If you work in the nonprofit sector, chances are you know of foundations that do great work and other grantmakers that are awful or irrelevant. They just don’t understand your needs or those of the communities you serve. They have the money, but they just don’t get it.
What are the key differences between exemplary and lackluster grantmaking institutions? When you survey the nation’s more than 75,000 grantmakers, how can you determine the extent to which a funder—in partnership with its grantees—enhances the public good and creates positive impact? The National Committee for Responsive Philanthropy (NCRP) attempts to answer these questions and has devised criteria for gauging grantmaker impact in the report Criteria for Philanthropy at Its Best.1
Just as profit is the bottom line for the private sector, impact is the best measure for the civic sector. A nonprofit organization serves the public good when it enhances social benefit, such as by improving the lives of individuals, communities, and society. But grantmaking institutions rely primarily on nongrantmaking nonprofits to achieve their missions and to have impact. So in NCRP’s report, the four criteria for exemplary grantmakers focus on values, effectiveness, ethics, and commitment and establish reasonable and fair benchmarks to gauge the performance of funders. NCRP developed these criteria to improve philanthropic practice and enhance sector-wide impact.
In 2006 total estimated giving by foundations was $39 billion, and in 2007, grantmakers’ assets increased to $670 billion, the highest level recorded. While the economic recession has reduced foundation assets, the most recent data from the Foundation Center indicates that foundation assets were worth $530 billion at the end of 2008, still a substantial figure.2 Because institutional philanthropy is largely exempt from taxation, the government forgoes substantial revenue that could be used to expand social–safety net programs or provide for the common good. As public programs continue to dwindle, the nonprofit sector has become more important than ever to ensure that community needs are met effectively.
Grantmakers’ monies are partially public dollars, and as a result of generous tax subsidies, government and the public are partners with philanthropists to enhance the public good. And the tax-favored status of institutional philanthropy dictates that foundations practice exemplary philanthropy and puts the onus on grantmakers to maximize the impact of their contributions. To maximize impact, the nonprofit sector must be empowered as a vehicle to carry out the work this money funds.
Fearing retribution, most grantees don’t speak out about foundations’ bad practices; no one wants to lose important funding. But for grantmakers to improve, well-grounded criticism is vitally important. Nonprofits must ask grantmakers for what they need more boldly, but they have to back up these requests with sound arguments. NCRP developed these criteria to provide a tool for grantees to do just that. Nonprofits need to be engaged partners in creating a new set of grantmaker norms and expectations so that the public benefit of philanthropy can live up to its potential.
NCRP’s first criterion concerns values and calls on grantmakers to serve the public good by investing in marginalized communities and by contributing to a participatory democracy. Most nonprofit leaders agree that serving disadvantaged groups should be a higher priority for grantmakers. In analyzing data to establish benchmarks for this criterion, only 33 percent of grant dollars could be classified as benefiting vulnerable populations, even when defined broadly. Although philanthropy and the nonprofit sector aren’t a substitute for public programs, this low level of giving to benefit those with the least power, wealth, and opportunity is cause for concern. How can nonprofits that serve marginalized communities—such as lower-income people, the disabled, the elderly, or people with HIV and AIDS—respond to community needs when foundation support for them remains so limited?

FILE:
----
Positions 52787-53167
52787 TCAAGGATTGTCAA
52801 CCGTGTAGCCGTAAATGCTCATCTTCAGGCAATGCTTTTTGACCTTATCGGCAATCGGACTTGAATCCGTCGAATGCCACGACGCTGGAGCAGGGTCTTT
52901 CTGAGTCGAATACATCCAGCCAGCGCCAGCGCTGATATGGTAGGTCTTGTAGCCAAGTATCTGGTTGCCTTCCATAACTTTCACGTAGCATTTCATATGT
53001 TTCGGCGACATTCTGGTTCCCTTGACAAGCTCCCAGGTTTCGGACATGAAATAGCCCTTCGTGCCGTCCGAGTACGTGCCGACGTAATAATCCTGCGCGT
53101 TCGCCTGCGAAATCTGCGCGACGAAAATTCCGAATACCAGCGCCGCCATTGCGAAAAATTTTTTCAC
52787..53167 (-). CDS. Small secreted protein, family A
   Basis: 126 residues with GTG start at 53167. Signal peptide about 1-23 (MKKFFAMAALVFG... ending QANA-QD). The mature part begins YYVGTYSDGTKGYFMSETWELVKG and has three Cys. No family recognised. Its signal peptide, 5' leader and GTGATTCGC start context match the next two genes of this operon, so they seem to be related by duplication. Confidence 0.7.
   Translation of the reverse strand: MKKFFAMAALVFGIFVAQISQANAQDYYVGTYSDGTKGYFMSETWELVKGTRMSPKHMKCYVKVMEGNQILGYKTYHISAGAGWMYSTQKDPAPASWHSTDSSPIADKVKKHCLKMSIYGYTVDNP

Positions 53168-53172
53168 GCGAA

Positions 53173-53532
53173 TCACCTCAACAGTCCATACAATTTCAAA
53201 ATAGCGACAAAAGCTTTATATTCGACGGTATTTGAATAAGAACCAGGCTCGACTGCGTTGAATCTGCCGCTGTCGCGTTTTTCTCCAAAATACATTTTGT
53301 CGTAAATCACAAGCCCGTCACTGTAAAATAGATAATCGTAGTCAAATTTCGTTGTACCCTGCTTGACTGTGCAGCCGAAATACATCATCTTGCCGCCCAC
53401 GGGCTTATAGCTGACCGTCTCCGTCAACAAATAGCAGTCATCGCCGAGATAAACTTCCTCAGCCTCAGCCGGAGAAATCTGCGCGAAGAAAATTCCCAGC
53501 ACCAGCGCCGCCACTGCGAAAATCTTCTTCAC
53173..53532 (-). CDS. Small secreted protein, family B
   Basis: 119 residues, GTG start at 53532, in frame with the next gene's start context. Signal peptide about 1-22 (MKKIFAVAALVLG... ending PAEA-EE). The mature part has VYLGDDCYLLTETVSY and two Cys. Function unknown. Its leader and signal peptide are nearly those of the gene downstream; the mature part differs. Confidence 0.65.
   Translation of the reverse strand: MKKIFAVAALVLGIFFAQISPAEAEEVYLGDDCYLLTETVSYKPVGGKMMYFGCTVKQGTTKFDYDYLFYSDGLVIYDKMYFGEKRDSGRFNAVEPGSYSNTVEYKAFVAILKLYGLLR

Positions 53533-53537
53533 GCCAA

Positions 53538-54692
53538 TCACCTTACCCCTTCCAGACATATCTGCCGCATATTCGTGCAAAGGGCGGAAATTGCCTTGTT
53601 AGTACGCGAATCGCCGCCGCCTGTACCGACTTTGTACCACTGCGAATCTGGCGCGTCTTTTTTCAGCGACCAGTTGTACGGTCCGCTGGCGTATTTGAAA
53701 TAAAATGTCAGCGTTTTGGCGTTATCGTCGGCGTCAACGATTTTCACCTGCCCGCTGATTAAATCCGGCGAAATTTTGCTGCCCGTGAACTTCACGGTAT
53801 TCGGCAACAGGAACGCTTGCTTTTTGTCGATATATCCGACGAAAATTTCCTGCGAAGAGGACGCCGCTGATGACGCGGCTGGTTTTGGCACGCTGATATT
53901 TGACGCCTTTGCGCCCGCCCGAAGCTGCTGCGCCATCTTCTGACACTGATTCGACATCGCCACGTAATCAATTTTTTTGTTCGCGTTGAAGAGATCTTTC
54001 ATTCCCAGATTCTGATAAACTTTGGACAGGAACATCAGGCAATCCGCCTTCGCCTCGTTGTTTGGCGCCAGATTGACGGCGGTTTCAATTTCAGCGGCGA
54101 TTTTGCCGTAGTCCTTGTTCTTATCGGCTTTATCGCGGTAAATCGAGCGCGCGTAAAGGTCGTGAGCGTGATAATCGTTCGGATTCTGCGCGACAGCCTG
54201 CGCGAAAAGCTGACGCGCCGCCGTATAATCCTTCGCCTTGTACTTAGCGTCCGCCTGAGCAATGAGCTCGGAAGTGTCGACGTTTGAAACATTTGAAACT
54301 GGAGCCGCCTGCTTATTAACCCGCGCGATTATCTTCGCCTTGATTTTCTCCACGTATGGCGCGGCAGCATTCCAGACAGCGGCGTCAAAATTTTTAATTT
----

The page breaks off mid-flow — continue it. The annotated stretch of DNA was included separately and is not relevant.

The United States now experiences the highest levels of income and wealth inequality it has ever faced. This inequality affects more than the economy and the poor; it has negative implications throughout society and prevents a level playing field in which all citizens are equally empowered to participate. Despite the election of President Barack Obama, the country has not overcome racial barriers: we are not living in a post-racial society. And for any underserved group, overcoming social problems is complicated and has many dimensions. When a foundation uses systems thinking to guide its grantmaking, it recognizes, among other things, the importance of multi-issue work. Foundations need to be comfortable with a certain level of uncertainty. No one is prescient or omniscient: which funder can identify a problem and predetermine the best solution that will most effectively address the intersecting challenges faced by communities? When a grantmaker adopts a systems approach, the impact of its contributions is augmented because the solution adapts to the realities of nonprofits and communities. This approach means addressing how various institutions, practices, policies, and structures work in concert to keep all community members from equal opportunities for advancement. And while this approach to long-term problems may seem abstract, it’s an issue of changing how funders think about social problems and a challenge to address issues holistically. They can do so by supporting nonprofits that demonstrate a systems approach in action, such as advocacy, community organizing, and civic engagement. These initiatives achieve significant, measurable impact. A foundation that provides 50 percent of its grant dollars for the intended benefit of marginalized groups and 25 percent of its grant dollars for social-justice work meets the two benchmarks under the values criterion in Philanthropy at Its Best.